• Tissue typing
  • Donor and recipient evaluation
  • Other cost associated with excising organs, such as general routine and special care services applicable to the donor
  • Preservation and perfusion costs
  • Operating room and other ancillary services applicable to donor
  • Surgeon’s fees for excising cadaveric organs
  • Transportation of excised organ
  • Costs of organs acquired from other hospitals or OPOs
  • Hospital costs normally classified as outpatient costs applicable to organ excisions
  • Cost of services applicable to organ excisions which are rendered by residents and interns not in approved teaching programs
  • Pre-admission services applicable to organ excisions including lab, and physician services
One of the reason’s CMS is seeking to codify these rules as well as others not specifically outlined here is because Medicare organ policy presumes organs are procured that are suitable for transplant. This results in Medicare overpaying for organ transplants by paying for organ that may be transplanted into non-Medicare patients. CMS is proposing to add language that says organs are deemed suitable for transplant when an OPO or TH designates it for transplant prior to the donor entering the hospital operating room for surgical excision. OPO’s and Th’s incur costs to procure organs whether they are suitable for transplant or not. This proposed rule will add a stipulation that OPOs and THs must account costs associated with recovered organs and unrecovered organs in separate appropriate cost centers by organ type.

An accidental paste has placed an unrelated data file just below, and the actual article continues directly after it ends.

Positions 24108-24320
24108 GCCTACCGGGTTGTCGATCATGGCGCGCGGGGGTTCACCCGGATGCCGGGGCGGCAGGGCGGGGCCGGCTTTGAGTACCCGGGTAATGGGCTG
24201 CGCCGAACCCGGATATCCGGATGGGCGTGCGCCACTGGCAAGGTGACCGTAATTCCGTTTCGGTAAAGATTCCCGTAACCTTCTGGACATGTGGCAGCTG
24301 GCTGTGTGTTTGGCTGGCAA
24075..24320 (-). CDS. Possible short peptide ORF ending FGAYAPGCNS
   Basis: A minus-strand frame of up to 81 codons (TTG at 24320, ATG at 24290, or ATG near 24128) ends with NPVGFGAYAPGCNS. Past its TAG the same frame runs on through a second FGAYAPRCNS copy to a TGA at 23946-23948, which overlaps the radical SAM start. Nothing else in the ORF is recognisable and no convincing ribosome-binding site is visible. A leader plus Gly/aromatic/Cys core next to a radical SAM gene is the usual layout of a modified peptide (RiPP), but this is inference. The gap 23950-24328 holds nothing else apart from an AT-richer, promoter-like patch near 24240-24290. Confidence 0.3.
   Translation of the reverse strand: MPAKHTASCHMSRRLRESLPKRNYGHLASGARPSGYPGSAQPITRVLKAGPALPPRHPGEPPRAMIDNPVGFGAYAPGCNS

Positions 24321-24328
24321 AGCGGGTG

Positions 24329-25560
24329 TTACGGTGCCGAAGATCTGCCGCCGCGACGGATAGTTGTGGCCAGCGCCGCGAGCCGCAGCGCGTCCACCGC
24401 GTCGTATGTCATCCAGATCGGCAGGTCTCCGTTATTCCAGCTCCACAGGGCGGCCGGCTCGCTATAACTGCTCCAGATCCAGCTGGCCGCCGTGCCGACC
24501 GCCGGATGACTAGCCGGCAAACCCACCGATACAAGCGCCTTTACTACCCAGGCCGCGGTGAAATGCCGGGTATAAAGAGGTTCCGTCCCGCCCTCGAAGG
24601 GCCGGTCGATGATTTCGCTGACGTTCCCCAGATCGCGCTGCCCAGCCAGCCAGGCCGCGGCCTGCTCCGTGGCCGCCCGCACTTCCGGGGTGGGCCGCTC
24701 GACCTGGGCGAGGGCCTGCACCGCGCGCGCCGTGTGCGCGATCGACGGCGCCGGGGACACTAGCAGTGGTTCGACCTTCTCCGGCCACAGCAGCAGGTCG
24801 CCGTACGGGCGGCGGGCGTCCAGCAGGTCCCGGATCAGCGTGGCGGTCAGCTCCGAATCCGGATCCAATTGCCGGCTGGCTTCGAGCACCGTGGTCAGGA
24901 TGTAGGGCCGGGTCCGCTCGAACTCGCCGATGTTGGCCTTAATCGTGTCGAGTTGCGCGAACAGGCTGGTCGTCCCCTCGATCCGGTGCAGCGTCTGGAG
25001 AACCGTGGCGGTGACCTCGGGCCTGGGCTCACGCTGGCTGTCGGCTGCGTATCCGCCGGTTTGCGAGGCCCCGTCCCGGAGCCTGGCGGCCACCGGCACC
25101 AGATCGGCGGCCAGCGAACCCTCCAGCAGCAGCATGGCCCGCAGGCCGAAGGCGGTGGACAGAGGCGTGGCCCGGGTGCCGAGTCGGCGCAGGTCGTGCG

CMS estimates the impact of the changes to codify the Medicare usable organ count to include only organs transplanted into Medicare beneficiaries as well as the other changes with allowable costs to be $230 million in FY 2022, $1.74 billion over 5 years and $4.150 billion over 10 years.

LTCH PPS Payment Rates

LTCHs have been reimbursed under a structure that pays an LTCH PPS standard federal payment when the site-neutral payment criteria are met for exclusion. If the criteria for exclusion from site-neutral payments are not met, they will be paid on a site-neutral payment rate. For FY 2022 there are no changes to the exclusion criteria. These exclusions include:
  • Cases do not have primary diagnosis related to psychiatric or rehab (the DRG criterion)
  • Case must be preceded by a discharge from an acute care hospital which included at least a three-day stay in an intensive care unit (the ICU criterion)